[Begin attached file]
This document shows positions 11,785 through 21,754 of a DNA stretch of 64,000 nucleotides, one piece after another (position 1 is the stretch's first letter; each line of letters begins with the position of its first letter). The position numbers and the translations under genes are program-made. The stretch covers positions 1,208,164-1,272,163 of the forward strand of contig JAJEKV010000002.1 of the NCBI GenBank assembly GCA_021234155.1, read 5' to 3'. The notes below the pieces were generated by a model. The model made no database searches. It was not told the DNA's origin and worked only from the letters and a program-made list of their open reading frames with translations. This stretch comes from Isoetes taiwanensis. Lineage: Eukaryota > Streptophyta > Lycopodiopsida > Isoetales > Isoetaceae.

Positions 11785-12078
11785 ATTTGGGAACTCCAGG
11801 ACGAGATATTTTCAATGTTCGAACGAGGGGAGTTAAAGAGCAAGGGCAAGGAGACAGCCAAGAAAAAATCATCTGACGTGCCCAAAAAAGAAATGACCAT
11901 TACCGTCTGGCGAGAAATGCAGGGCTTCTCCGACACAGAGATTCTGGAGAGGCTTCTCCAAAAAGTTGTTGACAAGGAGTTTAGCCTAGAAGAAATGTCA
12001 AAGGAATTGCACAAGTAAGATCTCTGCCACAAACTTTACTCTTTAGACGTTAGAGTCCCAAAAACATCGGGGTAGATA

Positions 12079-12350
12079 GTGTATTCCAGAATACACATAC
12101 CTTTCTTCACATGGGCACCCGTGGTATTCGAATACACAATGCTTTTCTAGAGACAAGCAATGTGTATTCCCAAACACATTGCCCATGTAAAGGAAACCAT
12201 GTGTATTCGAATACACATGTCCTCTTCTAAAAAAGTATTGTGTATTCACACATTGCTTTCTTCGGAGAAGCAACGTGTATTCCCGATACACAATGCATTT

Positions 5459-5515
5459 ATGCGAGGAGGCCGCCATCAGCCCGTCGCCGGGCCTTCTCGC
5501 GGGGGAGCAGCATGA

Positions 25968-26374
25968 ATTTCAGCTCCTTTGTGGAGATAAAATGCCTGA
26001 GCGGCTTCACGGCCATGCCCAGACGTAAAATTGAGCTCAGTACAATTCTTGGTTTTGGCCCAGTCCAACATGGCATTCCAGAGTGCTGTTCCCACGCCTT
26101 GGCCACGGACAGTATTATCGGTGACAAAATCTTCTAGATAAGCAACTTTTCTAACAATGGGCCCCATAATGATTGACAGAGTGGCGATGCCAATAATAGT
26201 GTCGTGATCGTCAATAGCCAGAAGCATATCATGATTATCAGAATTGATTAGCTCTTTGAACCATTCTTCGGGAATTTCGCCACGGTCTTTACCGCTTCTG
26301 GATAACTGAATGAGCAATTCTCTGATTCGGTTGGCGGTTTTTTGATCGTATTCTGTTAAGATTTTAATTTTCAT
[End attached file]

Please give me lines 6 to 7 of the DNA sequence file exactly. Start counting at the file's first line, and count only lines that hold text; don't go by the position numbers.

12001 AAGGAATTGCACAAGTAAGATCTCTGCCACAAACTTTACTCTTTAGACGTTAGAGTCCCAAAAACATCGGGGTAGATA

Positions 12079-12350